Winner: Lawrence Levine, “William Shakespeare and the American People: A Study in Cultural Transformation” (1984). This is cheating, because Levine’s article on Shakespeare forms the core of his masterwork Highbrow/Lowbrow. But I read it as an article, and as an article it is just as astonishing now as it was in 1984. Levine was a true all-around historian: a great writer, a great thinker, and a great researcher. All three are on display in this piece.
Runner-up: Herbert Gutman, “Work, Culture, and Society in Industrializing America, 1815-1919″ (1977). This article defined a generation of scholars by showing how labor history could also be cultural history. It isn’t as revolutionary now as it was in 1977, but it’s still just as scintillatingly brilliant.
Other runners-up: Lawrence Levine, “The Folklore of Industrial Society: Popular Culture and Its Audiences” (1992); Sean Wilentz, “Against Exceptionalism: Class Consciousness and the American Labor Movement, 1790-1920) (1984); Michael Kammen, “The Problem of American Exceptionalism: A Reconsideration” (1993); Gerald Gamm and Robert D. Putnam, “The Growth of Voluntary Associations in America, 1840-1940″ (1999); Walter Dean Burnham, “Party Systems and the Political Process” (1967). As you can see, I generally liked older scholarship best in terms of articles, while preferring more of a mix in terms of books. Most of the books just below runners-up level were written within the past ten or fifteen years.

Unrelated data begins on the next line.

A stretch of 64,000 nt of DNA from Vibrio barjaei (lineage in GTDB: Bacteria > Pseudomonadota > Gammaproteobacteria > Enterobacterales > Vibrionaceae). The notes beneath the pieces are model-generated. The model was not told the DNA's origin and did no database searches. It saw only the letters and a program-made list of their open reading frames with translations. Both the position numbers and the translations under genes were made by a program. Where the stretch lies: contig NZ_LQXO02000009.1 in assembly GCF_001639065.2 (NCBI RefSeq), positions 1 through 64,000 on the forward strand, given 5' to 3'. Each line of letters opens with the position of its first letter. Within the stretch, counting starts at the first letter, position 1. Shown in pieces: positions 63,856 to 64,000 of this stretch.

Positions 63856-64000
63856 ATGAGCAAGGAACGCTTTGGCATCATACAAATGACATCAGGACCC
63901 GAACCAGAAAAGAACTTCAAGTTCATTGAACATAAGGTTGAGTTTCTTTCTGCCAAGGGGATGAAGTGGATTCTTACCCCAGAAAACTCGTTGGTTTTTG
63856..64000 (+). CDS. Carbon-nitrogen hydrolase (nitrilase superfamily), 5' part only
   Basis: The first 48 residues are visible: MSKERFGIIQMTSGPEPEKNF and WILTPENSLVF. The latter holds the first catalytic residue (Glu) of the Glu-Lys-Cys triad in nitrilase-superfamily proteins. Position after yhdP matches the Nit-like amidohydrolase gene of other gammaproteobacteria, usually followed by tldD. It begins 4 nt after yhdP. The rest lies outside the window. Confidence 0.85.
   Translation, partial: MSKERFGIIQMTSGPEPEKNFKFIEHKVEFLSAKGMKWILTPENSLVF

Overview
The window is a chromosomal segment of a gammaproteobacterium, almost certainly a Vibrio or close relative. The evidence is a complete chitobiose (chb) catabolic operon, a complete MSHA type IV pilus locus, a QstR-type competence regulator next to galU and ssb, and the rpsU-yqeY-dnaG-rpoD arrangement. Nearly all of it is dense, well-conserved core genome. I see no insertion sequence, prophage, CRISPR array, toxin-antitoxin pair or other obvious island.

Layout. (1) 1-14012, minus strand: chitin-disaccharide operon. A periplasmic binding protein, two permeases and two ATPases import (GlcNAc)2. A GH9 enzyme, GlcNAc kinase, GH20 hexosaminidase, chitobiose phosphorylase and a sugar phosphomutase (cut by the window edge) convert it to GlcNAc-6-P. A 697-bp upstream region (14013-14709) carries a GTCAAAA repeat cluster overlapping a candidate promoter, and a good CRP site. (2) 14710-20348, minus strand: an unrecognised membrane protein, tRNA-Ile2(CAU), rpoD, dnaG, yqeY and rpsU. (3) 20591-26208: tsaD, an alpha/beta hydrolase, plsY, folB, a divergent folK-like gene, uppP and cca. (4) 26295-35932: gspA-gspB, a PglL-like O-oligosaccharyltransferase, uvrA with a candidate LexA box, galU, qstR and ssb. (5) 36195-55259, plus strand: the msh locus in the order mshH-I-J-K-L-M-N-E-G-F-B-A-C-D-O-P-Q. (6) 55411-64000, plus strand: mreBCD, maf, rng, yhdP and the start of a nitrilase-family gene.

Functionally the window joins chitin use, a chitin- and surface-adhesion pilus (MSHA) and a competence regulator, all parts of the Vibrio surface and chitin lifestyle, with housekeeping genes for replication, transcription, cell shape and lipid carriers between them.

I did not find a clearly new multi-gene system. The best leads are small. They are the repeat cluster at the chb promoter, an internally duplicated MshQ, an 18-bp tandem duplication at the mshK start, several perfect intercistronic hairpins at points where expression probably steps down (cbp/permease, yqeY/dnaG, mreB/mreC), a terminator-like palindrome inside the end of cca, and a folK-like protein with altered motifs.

Honorable mention: Mischa Berlinski, “Into the Zombie Underworld” (2009). I actually read this last year, but couldn’t resist mentioning it here. It’s the most jaw-droppingly fascinating thing I’ve read in years. Zombies are real, and they live in Haiti. If you didn’t know this, you should read Berlinski’s article. Really.
Best recording I listened to in 2010. Winner: The Magnificent Westerns (City of Prague Philharmonic Orchestra, cond. Nic Raine, Paul Bateman, and others). 4 CD set. Despite what the online reviews say, I thought the recordings on this set were just as good as the Hollywood originals — in some cases, probably better. The City of Prague Philharmonic is a world-class orchestra that specializes in film music. Of particular note are two female soloists who are both as good on the Ennio Morricone tracks as was the legendary Edda dell’Orso. The only thing missing, sadly, is a track from Marc Shaiman’s City Slickers score.
Runner-up: San Jose Chamber Orchestra: Ching, Kohn, Touchi (San Jose Chamber Orchestra, cond. Barbara Day Turner). This recommendation is entirely for the hauntingly beautiful Hymn for String Orchestra by Cleveland Institute of Music composer Steven Mark Kohn. I’ve written about Kohn’s work here. The performance by the San Jose Chamber Orchestra isn’t great, but it is competent. If you get the CD, make sure to listen to the piece by Michael Ching as well.
Best TV show of 2010. Winner: The Mentalist. If you’re not watching The Mentalist, you’re missing an award-worthy performance every week by Simon Baker, and writing (by show creator Bruno Heller) to match.
Runner-up: Lost. The show flagged a bit near the end, but its best episode, “Ab Aeterno,” aired in 2010.
Honorable mention: Star Trek: Deep Space Nine. Of course, this show aired back in the 90s, but I watched it all the way through in 2010. It’s one of the greatest shows ever made, with appealing characters and moving, thoughtful storylines.